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Healthy eating not on the table for low-income earners in York Region – NewmarketToday.ca

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Social assistance and minimum wage remain inadequate for families to eat healthy, according to a York Region Public Health report.

The organization released its annual nutritious food basket report, highlighting food affordability for low-income earners. The report found that the average cost of rent and nutritious food every month outpaced most forms of social assistance. The minimum wage could cover those costs but had little left after. 

“Over the last few years, everyone has noticed increases in the price of food. Unfortunately, struggling to put food on the table is a reality for many York Region residents,” the region said in a news release. “For many low-income households in York Region, healthy eating is not affordable.”

The annual report calculates the lowest month’s worth of food collected from nine grocery stores across York Region, focusing on healthy food and taking out convenience foods, snack foods, or instant formula.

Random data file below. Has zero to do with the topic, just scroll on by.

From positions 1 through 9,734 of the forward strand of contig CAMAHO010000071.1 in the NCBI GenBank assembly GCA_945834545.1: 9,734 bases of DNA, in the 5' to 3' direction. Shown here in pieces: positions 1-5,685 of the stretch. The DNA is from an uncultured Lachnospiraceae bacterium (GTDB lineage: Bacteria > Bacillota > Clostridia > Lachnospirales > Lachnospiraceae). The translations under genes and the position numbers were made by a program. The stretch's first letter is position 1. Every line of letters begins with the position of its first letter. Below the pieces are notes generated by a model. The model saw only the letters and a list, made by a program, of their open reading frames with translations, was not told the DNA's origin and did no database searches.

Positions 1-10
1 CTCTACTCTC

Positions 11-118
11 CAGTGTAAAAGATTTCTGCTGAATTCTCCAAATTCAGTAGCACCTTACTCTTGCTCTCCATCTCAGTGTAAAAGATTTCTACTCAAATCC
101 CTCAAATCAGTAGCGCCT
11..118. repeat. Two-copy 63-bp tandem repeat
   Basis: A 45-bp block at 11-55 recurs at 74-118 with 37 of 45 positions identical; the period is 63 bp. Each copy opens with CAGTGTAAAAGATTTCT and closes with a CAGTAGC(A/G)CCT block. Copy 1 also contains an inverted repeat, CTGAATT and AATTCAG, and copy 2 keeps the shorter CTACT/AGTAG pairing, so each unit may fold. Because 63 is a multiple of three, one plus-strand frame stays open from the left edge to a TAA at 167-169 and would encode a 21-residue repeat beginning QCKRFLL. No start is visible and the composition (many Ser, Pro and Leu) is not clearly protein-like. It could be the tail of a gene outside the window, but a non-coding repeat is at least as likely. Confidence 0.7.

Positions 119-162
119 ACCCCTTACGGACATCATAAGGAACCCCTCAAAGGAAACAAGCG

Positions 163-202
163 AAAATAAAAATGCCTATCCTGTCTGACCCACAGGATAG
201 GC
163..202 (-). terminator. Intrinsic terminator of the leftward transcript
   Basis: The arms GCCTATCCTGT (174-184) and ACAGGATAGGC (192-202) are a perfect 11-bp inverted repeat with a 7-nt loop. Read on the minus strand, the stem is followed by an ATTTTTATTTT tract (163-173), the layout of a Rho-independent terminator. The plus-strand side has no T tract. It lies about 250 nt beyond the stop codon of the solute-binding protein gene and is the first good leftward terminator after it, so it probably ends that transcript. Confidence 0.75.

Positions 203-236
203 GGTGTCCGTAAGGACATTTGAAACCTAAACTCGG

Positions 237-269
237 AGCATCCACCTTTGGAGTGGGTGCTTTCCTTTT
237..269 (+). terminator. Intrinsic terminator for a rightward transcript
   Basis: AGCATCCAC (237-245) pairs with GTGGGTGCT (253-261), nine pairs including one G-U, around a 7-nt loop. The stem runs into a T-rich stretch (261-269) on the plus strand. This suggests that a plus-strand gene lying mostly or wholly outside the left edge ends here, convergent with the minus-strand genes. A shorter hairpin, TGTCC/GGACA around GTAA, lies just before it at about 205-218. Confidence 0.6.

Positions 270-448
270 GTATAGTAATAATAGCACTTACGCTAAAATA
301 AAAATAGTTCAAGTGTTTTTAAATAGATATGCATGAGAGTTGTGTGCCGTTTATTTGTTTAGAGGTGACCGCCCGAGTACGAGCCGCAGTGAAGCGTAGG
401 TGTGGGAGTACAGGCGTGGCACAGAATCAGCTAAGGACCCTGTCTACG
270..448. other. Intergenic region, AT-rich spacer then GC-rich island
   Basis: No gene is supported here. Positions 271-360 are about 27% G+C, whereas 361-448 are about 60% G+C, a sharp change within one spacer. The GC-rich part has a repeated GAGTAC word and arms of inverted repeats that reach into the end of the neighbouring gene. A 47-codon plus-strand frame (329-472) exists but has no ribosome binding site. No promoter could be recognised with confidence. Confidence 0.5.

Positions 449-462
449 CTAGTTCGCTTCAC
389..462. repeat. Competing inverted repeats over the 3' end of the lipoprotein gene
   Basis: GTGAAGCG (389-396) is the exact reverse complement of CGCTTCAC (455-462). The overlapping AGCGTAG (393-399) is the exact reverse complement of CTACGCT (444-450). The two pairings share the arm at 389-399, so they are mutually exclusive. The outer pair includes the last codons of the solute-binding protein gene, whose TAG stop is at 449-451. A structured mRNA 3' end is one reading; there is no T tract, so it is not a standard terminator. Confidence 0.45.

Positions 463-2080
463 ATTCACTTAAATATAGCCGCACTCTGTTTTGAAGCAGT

For a family of four, that monthly cost to maintain a healthy diet is put at $1,219, with rent around $1,883. Meanwhile, social assistance is not keeping pace, with a family of four on Ontario Works $308 short of covering just rent and healthy food costs.

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A graph highlighting food and rent costs versus different social assistance income levels. Supplied photo/York Region

“When there is not enough money, there is pressure to go without other costly living expenses such as childcare, internet, phone and transportation,” the report said. 

A family on a singular minimum wage can cover those food and rent expenses with about $1,058 left over. However, the region said such a family would still be limited in covering necessities like childcare, transportation and medication.

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A graph highlighting minimum wage levels versus food and rent cost in York Region. Supplied photo/York Region

“When working full-time does not provide enough income to be able to meet basic needs, the minimum wage is shown to be inadequate,” the report said, adding that many organizations recommend the provincial government increase the minimum wage rent to reduce food insecurity among workers.

The report said that based on the most recent Canadian Income Survey, about one in seven York Region households have experienced food insecurity in the past year. It further said that food programs like food banks do not address the root cause of the issue, which is income.

“Improving the economic and social conditions of families and individuals is essential to reducing food insecurity,” the report said.

You can read the report online and learn more at york.ca/FoodInsecurity

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